Enniscorthy Guardian, September 12, 2007

Monageer remembers adopted son Peter Daly

ALMOST 70 years after his death fighting in the Spanish Civil War, wreaths were laid in Monageer on Friday night to commemorate the life of the village's adoptive son Peter Daly.

The local Sinn Féin Cumann, which is named after the former IRA and International Brigade volunteer, spearheaded the commemoration in the village. Everyone gathered at the grotto before being led by a piper to the garden of the Monageer Tavern.

Wreaths were laid by one of Peter Daly's descendants, his namesake Peter Daly, on behalf of the Daly family, Mick O'Leary for Oglaigh na hEireann, Liam Cooper on behalf of the International Brigade, Cllr. Noirin Sheridan for County Wexford Sinn Féin and a wreath was laid on behalf of the Peter Daly Cumann in Monageer.

Peter Daly was born in Liverpool to Irish parents in 1903. His family were steeped in revolutionary traditions, his father was one of the founders and chairman of the Tom Clarke society and a member of the Irish Republican Brotherhood. When he was young his family returned to Ireland settled in Tomsollagh and he attended school in Tinnacross and Monageer.

Peter joined Na Fianna Éireann and from there went on to join the Irish Republican army and became an active volunteer. He took the anti treaty side during the Civil war and was eventually captured after being wounded in action. He spent 17 months in prison and was only released after enduring 18 days on hunger strike.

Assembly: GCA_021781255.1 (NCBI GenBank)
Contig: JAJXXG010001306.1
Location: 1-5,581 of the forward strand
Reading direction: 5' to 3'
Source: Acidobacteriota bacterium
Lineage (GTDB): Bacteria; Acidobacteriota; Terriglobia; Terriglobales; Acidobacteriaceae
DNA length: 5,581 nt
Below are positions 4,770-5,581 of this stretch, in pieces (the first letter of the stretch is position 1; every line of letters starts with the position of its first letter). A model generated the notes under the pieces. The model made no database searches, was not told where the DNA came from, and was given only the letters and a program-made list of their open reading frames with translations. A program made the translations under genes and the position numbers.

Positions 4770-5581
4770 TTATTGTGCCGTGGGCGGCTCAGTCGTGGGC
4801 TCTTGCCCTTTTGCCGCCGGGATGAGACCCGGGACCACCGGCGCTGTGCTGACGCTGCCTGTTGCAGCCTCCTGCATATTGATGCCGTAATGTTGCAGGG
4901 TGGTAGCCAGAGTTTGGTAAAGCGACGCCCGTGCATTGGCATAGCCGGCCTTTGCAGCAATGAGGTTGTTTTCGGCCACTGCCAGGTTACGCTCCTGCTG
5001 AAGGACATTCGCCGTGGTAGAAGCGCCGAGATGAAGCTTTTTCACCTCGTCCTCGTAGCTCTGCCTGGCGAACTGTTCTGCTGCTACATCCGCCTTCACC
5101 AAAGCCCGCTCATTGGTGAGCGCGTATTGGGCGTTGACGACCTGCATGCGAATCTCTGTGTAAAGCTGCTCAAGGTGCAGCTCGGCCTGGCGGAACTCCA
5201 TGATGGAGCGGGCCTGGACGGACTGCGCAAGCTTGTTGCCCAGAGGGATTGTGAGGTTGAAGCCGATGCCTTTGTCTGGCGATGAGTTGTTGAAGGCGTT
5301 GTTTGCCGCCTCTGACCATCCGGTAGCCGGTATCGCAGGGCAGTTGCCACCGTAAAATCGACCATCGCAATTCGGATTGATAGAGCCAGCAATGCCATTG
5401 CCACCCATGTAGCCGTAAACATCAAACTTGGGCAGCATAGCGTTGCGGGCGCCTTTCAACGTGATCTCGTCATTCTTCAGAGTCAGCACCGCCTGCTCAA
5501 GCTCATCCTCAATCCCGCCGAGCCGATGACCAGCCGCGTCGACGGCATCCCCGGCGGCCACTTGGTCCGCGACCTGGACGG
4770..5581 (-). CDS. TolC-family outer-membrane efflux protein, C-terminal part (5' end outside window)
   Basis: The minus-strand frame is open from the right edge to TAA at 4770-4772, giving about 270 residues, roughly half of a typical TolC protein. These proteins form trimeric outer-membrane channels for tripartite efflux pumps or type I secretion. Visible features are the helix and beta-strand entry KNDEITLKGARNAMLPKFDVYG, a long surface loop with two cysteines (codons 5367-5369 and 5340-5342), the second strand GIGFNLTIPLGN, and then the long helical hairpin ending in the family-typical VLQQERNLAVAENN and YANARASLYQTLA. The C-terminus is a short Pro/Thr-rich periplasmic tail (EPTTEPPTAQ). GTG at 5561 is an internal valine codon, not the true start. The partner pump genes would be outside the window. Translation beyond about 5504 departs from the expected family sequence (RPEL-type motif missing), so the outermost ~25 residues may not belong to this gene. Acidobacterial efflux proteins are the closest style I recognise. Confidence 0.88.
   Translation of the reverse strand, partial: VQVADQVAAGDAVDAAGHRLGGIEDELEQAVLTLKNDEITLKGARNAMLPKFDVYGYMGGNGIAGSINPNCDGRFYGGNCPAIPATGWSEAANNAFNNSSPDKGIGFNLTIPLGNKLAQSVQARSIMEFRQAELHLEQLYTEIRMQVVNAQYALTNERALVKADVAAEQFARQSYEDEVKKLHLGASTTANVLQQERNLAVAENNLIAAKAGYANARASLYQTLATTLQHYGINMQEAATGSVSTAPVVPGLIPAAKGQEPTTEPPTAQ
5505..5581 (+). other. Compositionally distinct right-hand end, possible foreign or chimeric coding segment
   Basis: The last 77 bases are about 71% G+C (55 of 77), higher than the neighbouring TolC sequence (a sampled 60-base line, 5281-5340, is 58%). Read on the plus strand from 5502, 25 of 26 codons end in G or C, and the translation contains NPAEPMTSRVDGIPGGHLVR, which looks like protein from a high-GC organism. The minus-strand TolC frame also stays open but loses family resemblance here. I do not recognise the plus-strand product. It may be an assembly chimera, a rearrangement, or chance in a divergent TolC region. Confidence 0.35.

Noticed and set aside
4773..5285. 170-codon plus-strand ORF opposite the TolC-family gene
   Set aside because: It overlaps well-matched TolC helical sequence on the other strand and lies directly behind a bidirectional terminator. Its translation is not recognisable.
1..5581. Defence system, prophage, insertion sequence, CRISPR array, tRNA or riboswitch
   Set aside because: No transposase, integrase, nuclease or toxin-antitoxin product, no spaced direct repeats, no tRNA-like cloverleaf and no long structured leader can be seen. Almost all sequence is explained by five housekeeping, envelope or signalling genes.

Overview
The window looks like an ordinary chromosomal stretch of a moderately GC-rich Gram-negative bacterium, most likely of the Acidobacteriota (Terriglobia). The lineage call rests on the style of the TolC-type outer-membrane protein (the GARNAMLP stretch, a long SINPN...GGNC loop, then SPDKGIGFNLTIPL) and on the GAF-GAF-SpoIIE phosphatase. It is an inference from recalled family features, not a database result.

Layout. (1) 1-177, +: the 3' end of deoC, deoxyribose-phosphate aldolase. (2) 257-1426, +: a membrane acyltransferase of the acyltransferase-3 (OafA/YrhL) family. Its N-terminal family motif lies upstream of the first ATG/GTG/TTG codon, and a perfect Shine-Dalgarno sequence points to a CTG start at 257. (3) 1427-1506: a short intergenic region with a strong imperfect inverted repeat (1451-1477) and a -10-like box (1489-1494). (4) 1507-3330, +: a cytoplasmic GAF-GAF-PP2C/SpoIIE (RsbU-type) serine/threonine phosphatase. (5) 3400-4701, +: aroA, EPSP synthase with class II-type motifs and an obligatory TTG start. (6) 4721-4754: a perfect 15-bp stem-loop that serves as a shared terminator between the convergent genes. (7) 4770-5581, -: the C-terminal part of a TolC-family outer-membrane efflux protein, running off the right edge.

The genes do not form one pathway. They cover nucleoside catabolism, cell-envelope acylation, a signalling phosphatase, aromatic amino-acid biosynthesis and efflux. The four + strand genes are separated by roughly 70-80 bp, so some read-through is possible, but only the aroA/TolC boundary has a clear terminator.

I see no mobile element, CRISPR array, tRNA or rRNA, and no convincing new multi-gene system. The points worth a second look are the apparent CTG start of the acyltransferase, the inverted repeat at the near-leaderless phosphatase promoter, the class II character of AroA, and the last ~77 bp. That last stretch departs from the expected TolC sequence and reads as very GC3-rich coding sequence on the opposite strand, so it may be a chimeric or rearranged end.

After the civil war he went to Britain to find work and before long found himself joining the British Army. However after rising to the rank of Sergeant he was forced to flee when it was discovered that he had been secretly smuggling arms to the IRA. He returned to Ireland once again and took up position as training officer with the Wexford Brigade of the IRA.

He returned to Britain once again in search of work and got caught up in Spanish Civil War in 1936 when he joined the International Brigade. During his time in Spain his bravery saw him wounded on a number of occasions, each time returning to the fight when recovered. After long months he rose to the rank of Battalion Commander but was badly woundedwhile leading an assault. He was carried from the battlefield by his comrades but died a short while later in Bebicasim Hospital near Valencia on September 5, 1937.

There was an earlier report of the commemoration plans.